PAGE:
Patch Tuesday: XP, IE Take Center Stage

Wednesday, March 12, 2014 @ 06:03 PM gHale


While Windows XP will soon be going away, Patch Tuesday had a nostalgic feel to it as Microsoft plugged a critical vulnerability in its XP operating system.

The Windows XP patch related to a critical vulnerability in the operating system’s DirectShow service that attackers could theoretically use to remotely execute code. Microsoft downplayed the significance of the vulnerability, confirming they received word privately about the issue and it only affects Windows XP.

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However, the flaw is troubling as Microsoft is due to officially cease support for Windows XP April 8. The cut-off has led to concerns within the security community.

Microsoft also released a permanent fix for a critical flaw in Internet Explorer (IE). FireEye discovered the flaw February 14 and attackers have used it to mount a sophisticated hacking campaign, codenamed Operation SnowMan.

Microsoft Trustworthy Computing (TwC) group manager of response communications Dustin Childs listed the fix as critical and called for IT managers to install it as soon as possible. “Our top deployment priority this month is MS14-012, which address 18 issues in Internet Explorer,” he said.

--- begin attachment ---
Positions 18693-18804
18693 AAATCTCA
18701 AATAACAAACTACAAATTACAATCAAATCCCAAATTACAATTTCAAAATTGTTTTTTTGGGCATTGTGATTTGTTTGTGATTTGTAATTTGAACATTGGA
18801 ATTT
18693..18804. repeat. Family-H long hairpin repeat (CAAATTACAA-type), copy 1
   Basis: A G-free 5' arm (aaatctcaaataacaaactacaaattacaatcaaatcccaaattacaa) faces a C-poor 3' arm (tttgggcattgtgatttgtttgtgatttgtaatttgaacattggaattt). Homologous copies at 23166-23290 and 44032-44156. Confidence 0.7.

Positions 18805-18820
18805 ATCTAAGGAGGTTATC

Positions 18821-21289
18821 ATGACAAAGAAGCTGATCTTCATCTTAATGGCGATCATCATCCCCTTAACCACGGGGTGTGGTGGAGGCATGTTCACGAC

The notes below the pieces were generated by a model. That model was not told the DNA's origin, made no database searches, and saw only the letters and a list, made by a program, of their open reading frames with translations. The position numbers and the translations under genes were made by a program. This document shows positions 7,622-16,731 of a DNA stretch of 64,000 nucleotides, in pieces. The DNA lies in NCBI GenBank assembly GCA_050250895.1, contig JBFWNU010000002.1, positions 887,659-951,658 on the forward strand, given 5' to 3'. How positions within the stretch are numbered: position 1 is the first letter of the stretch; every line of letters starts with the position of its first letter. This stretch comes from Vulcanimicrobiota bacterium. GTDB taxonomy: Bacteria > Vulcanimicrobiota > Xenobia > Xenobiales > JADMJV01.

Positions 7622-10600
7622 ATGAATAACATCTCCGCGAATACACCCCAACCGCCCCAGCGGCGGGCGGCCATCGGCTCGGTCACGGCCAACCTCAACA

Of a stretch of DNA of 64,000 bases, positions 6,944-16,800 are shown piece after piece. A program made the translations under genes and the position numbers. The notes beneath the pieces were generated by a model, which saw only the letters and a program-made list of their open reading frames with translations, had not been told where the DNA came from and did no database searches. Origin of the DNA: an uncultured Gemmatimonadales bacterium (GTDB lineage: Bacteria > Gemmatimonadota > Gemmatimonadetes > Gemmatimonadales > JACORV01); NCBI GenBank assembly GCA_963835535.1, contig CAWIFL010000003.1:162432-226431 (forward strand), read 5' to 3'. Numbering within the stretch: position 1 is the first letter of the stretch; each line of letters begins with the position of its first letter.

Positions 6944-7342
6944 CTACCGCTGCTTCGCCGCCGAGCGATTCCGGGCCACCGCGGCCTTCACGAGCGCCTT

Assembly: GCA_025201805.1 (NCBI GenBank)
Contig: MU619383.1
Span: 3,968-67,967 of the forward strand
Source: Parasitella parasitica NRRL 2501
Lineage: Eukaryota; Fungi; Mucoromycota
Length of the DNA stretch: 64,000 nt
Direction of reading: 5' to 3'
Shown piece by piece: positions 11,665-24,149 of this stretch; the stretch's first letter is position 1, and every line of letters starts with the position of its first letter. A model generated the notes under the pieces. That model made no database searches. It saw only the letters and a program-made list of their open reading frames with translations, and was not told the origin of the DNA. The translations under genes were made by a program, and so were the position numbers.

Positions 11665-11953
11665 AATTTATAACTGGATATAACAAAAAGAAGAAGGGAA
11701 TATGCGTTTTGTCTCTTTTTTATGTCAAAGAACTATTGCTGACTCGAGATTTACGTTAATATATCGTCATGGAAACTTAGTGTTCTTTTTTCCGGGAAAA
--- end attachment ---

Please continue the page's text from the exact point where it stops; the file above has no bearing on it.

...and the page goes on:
“This cumulative update addresses one public and 17 privately disclosed issues in Internet Explorer. These issues could allow remote code execution if a user views a specially crafted webpage using an affected version of Internet Explorer. We are aware of targeted attacks using CVE-2014-0322 against Internet Explorer 10.”

The March Patch Tuesday also included a fix for a previously undisclosed vulnerability in Microsoft Silverlight.

“MS14-014 provides an update to address a security feature bypass in Silverlight. The issue wasn’t publicly known and it isn’t under active attack, however it can impact your security in ways that aren’t always obvious,” said Childs.

“Specifically, the update removes an avenue attackers could use to bypass ASLR [address space layout randomization] protections. Fixes like this one increase the cost of exploitation to an attacker, who must now find a different way to make their code execution exploit reliable.”

The update also features patches for flaws in Microsoft’s Windows Kernel-Mode Driver and Security Account Manager Remote (SAMR) Protocol. Both vulnerabilities rank as important.



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